Sexual trauma uniquely associated with eating disorders: A replication study.

Francesca Gomez, Lisa Smith Kilpela, Keesha M. Middlemass, Carolyn Black Becker

Research output: Contribution to journalArticlepeer-review

Abstract

Objective: Extensive research supports the contention that trauma exposure is a nonspecific risk factor for the development of eating disorders (EDs). Limited research has investigated the relative association of diverse types of traumatic events with EDs in the same statistical model. In a recent exception, Breland et al. (2018) found that only sexual trauma predicted ED pathology among female veterans when both sexual trauma and combat exposure were examined simultaneously, even though combat exposure alone had been previously identified as an ED risk factor. Given the current replication crisis in psychology, it is important to investigate if this finding replicates in different populations. This study investigated whether results from Breland et al. (2018) would (a) replicate in a distinct population (i.e., participants living with food insecurity) and (b) hold when 3 additional traumatic events were included in the statistical model. Method: We hypothesized that self-reported sexual trauma would be uniquely associated with ED pathology as compared to combat exposure, wreck/crash/accident, serious body-related accident, and life-threatening illness or injury. Results: Using a cross-sectional logistic regression model, sexual trauma was the only independent predictor of EDs in the model, thus replicating the findings of Breland et al. (2018) in a different population. Conclusion: Findings highlight the importance of (a) investigating multiple traumatic events in the same statistical models and (b) careful screening of traumatic events in patients presenting with EDs. (PsycInfo Database Record (c) 2021 APA, all rights reserved) Clinical Impact Statement: Results from this study suggest that sexual assault is associated with eating disorder pathology, whereas combat exposure and three forms of noninterpersonal trauma were not. These findings replicate previous research and highlight the particular importance of assessing the possible co-occurrence of sexual assault and eating disorders across diverse populations. Purpose: This study was to examine both the reliability and validity of the Japanese version of the Caregiver Quality of Life Index-Cancer (CQOLC}, which was developed to measure the quality of life of family caregivers of cancer patients. Methods & Results: Study subjects comprised 400 family caregivers who were registered at an Internet research company. The explanatory factor analysis yielded the following 4 domains: psychological burden (8 items); positive emotions (5 items); and financial burden (3 items); disruption of daily living (5 items). The Cronbach' s alpha coefficients of the total score and each domain were 0.85 and 0.75 to 0.88, respectively. The total score and each domain were moderately correlated with mental health, vitality, social functioning, general health, role emotinal scores from the SF-36. The intraclass correlation coefficients of the total score and each domain were 0.78 and 0.67 to 0.74, respectively. Conclusion: These results suggest that the Japanese version of the CQOLC has sufficient reliability and validity. (PsycInfo Database Record (c) 2021 APA, all rights reserved)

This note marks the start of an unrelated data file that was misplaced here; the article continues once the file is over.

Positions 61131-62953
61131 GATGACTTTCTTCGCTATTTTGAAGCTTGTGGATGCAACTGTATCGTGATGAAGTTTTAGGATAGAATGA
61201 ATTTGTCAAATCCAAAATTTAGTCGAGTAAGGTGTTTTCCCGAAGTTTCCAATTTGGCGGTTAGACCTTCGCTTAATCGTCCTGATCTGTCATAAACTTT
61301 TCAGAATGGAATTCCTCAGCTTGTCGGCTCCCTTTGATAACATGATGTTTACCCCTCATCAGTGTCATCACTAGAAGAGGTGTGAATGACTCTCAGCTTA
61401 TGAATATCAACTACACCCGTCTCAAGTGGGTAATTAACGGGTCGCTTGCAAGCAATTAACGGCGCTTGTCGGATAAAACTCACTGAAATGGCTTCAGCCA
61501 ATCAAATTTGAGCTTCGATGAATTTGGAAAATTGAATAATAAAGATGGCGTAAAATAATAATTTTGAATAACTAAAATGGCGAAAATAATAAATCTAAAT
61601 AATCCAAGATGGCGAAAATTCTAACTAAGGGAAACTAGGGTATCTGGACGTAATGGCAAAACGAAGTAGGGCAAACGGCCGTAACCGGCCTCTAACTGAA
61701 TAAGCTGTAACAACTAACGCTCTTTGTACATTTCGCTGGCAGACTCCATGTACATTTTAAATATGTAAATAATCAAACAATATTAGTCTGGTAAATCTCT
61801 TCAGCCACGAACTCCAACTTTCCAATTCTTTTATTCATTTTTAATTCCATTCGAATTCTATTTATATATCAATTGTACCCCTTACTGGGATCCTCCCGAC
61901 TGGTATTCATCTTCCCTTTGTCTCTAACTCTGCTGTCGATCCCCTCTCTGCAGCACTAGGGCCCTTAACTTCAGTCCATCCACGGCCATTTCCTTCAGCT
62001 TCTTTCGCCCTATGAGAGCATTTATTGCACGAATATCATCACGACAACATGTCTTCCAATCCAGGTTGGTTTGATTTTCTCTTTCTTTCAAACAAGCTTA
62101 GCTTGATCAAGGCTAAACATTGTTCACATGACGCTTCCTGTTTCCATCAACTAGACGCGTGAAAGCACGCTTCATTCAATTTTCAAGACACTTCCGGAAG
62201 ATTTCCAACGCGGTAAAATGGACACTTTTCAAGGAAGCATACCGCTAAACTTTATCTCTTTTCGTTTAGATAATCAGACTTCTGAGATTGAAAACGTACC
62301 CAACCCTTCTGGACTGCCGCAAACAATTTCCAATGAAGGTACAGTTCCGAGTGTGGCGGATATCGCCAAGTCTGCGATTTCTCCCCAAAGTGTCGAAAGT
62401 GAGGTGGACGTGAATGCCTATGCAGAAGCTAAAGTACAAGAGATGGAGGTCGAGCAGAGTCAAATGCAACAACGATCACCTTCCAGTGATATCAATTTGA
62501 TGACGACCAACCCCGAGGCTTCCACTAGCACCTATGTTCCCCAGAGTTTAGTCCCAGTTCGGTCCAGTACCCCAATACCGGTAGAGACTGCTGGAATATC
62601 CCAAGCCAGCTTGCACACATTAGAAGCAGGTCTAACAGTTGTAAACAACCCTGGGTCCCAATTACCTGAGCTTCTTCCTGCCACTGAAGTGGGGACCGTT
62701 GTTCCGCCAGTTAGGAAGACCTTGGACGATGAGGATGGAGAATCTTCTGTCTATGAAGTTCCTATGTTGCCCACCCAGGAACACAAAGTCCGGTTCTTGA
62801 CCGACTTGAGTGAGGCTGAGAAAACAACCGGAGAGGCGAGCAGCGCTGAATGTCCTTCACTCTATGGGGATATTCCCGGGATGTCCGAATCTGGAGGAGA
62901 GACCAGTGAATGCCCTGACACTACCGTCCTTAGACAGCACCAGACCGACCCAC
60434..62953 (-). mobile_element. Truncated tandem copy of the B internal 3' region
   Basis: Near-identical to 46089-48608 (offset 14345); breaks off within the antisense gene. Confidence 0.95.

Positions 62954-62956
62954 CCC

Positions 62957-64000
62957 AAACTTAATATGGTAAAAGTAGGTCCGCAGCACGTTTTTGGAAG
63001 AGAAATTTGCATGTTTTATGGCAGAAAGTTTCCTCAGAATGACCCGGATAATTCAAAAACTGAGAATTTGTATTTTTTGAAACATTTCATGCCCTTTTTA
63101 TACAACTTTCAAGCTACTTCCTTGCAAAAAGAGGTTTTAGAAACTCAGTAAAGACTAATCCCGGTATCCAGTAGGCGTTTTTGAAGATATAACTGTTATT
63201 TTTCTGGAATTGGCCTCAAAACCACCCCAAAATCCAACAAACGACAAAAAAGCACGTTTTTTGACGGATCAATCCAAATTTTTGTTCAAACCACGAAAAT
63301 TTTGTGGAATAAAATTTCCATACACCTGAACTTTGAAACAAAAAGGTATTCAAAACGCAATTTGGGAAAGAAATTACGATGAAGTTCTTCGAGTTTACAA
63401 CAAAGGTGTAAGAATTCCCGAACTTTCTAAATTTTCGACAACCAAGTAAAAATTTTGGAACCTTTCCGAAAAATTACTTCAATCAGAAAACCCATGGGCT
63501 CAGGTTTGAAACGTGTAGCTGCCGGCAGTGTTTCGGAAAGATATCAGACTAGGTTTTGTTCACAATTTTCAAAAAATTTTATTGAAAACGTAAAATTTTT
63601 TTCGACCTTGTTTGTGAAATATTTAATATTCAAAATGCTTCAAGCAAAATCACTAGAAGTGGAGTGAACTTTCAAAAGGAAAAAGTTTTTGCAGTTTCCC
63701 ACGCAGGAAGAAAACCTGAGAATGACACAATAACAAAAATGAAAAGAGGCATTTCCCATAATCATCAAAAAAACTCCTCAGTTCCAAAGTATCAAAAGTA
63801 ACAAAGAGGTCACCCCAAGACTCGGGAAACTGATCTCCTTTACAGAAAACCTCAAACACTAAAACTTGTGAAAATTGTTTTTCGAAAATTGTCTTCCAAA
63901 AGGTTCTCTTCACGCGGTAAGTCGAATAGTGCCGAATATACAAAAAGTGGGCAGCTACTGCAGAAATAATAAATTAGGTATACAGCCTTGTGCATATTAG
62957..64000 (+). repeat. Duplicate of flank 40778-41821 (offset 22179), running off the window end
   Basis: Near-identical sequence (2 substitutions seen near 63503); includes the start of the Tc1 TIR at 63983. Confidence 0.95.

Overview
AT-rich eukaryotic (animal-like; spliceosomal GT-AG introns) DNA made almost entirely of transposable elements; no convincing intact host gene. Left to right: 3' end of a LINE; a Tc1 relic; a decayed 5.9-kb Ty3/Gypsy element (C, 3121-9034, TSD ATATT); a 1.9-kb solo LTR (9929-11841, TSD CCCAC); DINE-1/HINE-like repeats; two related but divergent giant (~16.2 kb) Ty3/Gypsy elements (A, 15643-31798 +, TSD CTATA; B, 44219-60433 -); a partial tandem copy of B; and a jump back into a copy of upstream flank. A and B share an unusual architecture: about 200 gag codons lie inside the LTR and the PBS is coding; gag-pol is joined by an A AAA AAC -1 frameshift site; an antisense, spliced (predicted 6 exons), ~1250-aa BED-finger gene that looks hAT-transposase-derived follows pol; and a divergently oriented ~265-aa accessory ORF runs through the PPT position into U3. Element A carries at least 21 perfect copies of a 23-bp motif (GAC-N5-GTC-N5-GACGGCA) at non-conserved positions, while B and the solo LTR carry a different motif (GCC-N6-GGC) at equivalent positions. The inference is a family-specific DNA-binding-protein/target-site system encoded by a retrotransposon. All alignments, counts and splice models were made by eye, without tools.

Original languageEnglish (US)
Pages (from-to)202-205
Number of pages4
JournalPsychological Trauma: Theory, Research, Practice, and Policy
Volume13
Issue number2
DOIs
StatePublished - Feb 2021

Keywords

  • eating disorders
  • food insecurity
  • sexual trauma
  • trauma exposure

ASJC Scopus subject areas

  • Social Psychology
  • Clinical Psychology

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